Gifts of the Holy Spirit

St Thomas Aquinas

Edited by J E Bradburn

Isaiah 40:31 (KJV) But they that wait upon the Lord shall renew their strength; they shall mount up with wings as eagles; they shall run, and not be weary; and they shall walk, and not faint.


The Meaning of Numbers: The Number 9


Used 49 times in Scripture, the number 9 symbolizes Divine completeness or conveys the meaning of finality. Christ died at the 9th hour of the day, or 3 p.m., to make the way of salvation open to everyone. The Day of Atonement (Yom Kippur) is the only one of God's annual Feast days of worship that requires believers to fast for one day. This special day, considered by many Jews to be the holiest of the year, begins at sunset on the 9th day of the seventh Hebrew month (Leviticus 23:32).


Leviticus 23:32 KJV It shall be unto you a Sabbath of rest, and ye shall afflict your souls: in the ninth day of the month at even, from even unto even, shall ye celebrate your Sabbath.


Nine also represents the fruits of God's Holy Spirit, which are Faithfulness, Gentleness, Goodness, Joy, Kindness, Long suffering, Love, Peace and Self-control (Galatians 5:22 - 23).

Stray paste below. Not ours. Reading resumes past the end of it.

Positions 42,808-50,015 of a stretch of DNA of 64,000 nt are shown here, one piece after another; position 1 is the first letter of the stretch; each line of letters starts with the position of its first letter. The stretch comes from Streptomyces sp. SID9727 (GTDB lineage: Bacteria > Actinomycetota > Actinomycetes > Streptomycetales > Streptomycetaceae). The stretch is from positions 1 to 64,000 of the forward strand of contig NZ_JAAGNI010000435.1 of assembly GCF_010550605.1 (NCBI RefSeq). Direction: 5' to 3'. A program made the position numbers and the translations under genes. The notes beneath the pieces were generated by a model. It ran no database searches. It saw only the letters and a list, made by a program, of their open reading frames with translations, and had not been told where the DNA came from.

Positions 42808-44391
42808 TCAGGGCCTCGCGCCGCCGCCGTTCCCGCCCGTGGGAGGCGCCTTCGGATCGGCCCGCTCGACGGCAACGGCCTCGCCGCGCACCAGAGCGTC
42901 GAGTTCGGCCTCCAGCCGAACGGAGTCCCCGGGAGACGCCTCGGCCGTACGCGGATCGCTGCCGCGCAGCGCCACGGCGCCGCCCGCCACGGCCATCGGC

Galatians 5:22 – 23 KJV

22 But the fruit of the Spirit is love, joy, peace, longsuffering, gentleness, goodness, faith,

23 Meekness, temperance: against such there is no law.


Appearances of the number nine

·        Hoshea, who was Israel's last king before the kingdom fell to the Assyrians in 723 B.C., reigned for just 9 years (732 to 723 B.C.).

·        The total destruction of Jerusalem's temple began, on the Hebrew Calendar, on Ab 9. It was also on this day that the second (also known as Herod's) temple was burned to the ground by the Romans in 70 A.D.

·        The first battle mentioned in God's word is between a confederation of 4 kings against another which has 5 kings for a total of nine (Genesis 14:1 – 2)

·        Genesis 14:1 - 2

1 And it came to pass in the days of Amraphel king of Shinar, Arioch king of Ellasar, Chedorlaomer king of Elam, and Tidal king of nations;

            2 That these made war with Bera king of Sodom, and with Birsha king of Gomorrah, Shinab king of Admah, and Shemeber king of Zeboiim, and the king of Bela, which is Zoar.

·        It was at the 9th hour of the day that a Roman Centurion named Cornelius was told, in a vision, to contact the apostle Peter. Cornelius would eventually be baptized and receive God's spirit, becoming the first recorded Gentile convert to Christianity (Acts 10).